While Canada is nicknamed the Great White North thanks to the ever-present blanket of snow that covers much of the country in winter, Canada comes ablaze in autumn with the colours of falling leaves. The season’s beauty spans from coast to coast, so we’ve selected the most spectacular Canadian spots to enjoy fall foliage.
Yoho National Park
If you’re hunting for fall colours in British Columbia’s Yoho National Park, you’re golden — literally. Here, gold is the shade du jour, as the park is populated with the alpine larch, a tree whose needles turn yellow before they fall off. For the best views, stick near Lake O’Hara, whose shimmering turquoise waters compete for attention.
While we all know — and love — the quintessential Canadian maple leaf that makes up part of our national identity (and also adorns our flag, our penny and our backpacks), Victoria’s Butchart Gardens is home to another maple leaf worthy of attention. At this time of year, the Japanese maple tree makes a vibrant appearance on the scene. There’s a sizable collection of them in Butchart’s Japanese garden, making the bright pops of red, gold and orange quite the sight.
Pinery Provincial Park
Ontario’s Pinery Provincial Park on Lake Huron showcases a wide range of autumn’s hues. With maples, sumacs and sassafras leaves in the midst of changing colours, the most spectacular displays are best viewed from the Riverside Trail and Savanna Trail — or opt for Nipissing Trail if you want a soaring park view. And keep an eye open for wildlife to match the surrounding fall foliage: Golden eagles, common redpoll birds and white-tailed deer are a few creatures found in the park this time of year.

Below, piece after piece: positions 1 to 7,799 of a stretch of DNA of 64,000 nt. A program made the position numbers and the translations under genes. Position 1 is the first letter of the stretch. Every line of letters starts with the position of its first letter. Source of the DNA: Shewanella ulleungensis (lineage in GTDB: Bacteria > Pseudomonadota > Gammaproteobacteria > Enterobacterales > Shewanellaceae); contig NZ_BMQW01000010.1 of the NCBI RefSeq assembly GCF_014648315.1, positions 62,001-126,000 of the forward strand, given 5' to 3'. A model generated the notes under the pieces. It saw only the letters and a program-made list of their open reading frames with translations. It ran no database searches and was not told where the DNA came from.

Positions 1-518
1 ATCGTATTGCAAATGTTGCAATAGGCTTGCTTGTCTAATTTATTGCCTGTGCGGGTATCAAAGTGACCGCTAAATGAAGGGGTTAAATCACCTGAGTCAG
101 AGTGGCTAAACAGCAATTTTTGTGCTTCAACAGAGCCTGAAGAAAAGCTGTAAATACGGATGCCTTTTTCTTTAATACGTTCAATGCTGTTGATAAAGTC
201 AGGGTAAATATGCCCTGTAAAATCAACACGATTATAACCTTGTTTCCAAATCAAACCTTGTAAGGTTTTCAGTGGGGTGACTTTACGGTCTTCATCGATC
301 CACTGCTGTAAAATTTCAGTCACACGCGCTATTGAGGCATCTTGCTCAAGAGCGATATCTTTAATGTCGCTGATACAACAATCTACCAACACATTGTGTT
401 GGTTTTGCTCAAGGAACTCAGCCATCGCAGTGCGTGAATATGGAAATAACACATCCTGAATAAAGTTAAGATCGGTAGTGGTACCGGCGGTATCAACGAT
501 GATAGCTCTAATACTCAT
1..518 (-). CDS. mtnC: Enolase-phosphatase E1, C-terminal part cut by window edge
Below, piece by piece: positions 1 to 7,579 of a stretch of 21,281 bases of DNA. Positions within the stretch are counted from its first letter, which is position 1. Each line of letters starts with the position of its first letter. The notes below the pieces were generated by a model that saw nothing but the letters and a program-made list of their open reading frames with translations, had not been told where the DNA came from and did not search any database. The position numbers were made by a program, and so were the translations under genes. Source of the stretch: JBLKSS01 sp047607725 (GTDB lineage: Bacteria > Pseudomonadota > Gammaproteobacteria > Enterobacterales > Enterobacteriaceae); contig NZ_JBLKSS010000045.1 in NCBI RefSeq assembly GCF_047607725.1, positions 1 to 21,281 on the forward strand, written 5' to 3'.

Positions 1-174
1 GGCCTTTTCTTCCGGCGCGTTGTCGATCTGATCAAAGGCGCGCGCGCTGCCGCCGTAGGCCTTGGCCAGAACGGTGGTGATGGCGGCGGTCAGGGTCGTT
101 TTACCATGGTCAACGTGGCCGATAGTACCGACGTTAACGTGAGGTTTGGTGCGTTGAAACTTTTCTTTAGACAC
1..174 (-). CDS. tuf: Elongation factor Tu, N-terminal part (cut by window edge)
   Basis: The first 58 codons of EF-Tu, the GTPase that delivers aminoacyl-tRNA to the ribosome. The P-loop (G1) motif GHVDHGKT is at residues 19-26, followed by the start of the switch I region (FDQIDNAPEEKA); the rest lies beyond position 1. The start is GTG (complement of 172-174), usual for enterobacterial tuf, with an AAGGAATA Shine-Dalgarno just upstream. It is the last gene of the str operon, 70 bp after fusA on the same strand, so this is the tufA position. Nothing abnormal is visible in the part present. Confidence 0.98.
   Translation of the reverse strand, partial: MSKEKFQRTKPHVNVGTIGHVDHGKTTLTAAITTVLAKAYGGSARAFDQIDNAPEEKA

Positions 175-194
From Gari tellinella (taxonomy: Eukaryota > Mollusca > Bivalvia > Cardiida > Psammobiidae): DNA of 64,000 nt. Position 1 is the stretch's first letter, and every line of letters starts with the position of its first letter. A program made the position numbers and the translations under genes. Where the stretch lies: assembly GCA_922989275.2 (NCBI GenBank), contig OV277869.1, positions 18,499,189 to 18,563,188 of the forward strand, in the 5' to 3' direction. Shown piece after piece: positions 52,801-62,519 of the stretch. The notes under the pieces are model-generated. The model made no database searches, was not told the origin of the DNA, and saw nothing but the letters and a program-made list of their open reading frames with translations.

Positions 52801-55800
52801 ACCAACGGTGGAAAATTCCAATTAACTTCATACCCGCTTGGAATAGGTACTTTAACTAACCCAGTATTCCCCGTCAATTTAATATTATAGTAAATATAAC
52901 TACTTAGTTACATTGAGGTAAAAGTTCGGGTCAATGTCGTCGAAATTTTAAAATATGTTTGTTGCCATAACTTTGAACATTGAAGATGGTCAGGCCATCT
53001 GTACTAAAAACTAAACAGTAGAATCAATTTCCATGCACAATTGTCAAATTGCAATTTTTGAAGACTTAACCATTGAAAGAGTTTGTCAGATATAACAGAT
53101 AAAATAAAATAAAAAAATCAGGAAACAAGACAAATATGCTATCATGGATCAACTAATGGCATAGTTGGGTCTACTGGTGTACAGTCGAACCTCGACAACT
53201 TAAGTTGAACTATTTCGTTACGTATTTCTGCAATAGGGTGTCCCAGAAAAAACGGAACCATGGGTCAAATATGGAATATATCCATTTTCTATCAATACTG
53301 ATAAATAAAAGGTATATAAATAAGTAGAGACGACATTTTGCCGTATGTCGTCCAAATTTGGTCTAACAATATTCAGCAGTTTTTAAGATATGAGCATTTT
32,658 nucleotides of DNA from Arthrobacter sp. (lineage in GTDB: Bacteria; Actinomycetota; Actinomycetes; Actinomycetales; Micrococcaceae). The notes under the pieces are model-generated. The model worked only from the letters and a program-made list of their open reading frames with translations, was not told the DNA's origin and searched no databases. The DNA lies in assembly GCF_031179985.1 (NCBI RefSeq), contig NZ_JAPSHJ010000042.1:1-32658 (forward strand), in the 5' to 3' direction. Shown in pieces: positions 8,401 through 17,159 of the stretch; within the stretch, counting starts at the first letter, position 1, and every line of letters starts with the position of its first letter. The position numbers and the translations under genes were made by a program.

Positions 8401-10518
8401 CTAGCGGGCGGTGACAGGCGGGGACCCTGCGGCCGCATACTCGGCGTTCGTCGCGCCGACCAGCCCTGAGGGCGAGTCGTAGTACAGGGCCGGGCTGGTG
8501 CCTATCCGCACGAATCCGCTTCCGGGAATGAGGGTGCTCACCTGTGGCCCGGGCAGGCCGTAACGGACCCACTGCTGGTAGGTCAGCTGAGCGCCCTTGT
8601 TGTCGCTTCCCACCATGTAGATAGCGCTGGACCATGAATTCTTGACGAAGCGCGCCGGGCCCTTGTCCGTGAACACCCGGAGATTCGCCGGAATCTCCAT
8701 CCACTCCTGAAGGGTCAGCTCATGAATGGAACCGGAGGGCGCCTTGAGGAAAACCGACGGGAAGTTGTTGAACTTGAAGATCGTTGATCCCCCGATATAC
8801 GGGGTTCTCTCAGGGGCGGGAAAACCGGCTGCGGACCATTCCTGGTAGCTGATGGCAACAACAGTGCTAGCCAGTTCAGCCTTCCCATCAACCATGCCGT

Rock Point Provincial Park
Located on the north shore of Lake Erie near the mouth of the Grand River, Rock Point Provincial Park is a top spot for November foliage — and with half the colour wheel on full display, it’s no wonder. From bright gold needles on the tamarack trees to the deep hues of brown and auburn oak leaves, Mother Nature is at her best here.
Bronte Creek Provincial Park
Fun fact: The leaf colours you see in November typically come from trees that are slightly hardier, like tamaracks and oaks. Both are plentiful in the southern half of Ontario and Bronte Creek Provincial Park is a perfect place to view them at their finest. With five hiking trails scattered throughout the park, there’s lots of ground to cover … but we’re told by those in the know that the best section will be the ravine area, so head there first to catch some of the finest fall foliage.
PRINCE EDWARD ISLAND
In the Maritimes, Prince Edward Island is an ideal spot for scoping the boldest and brightest leaves, as its foliage display period is among the longest in the country. Follow the 470 km Confederation Trail that runs across the island and you’ll be guaranteed to find fantastic viewing spots at every turn. A tip: Parts of the trail are currently under repair, so check online for the latest conditions before you hit the road.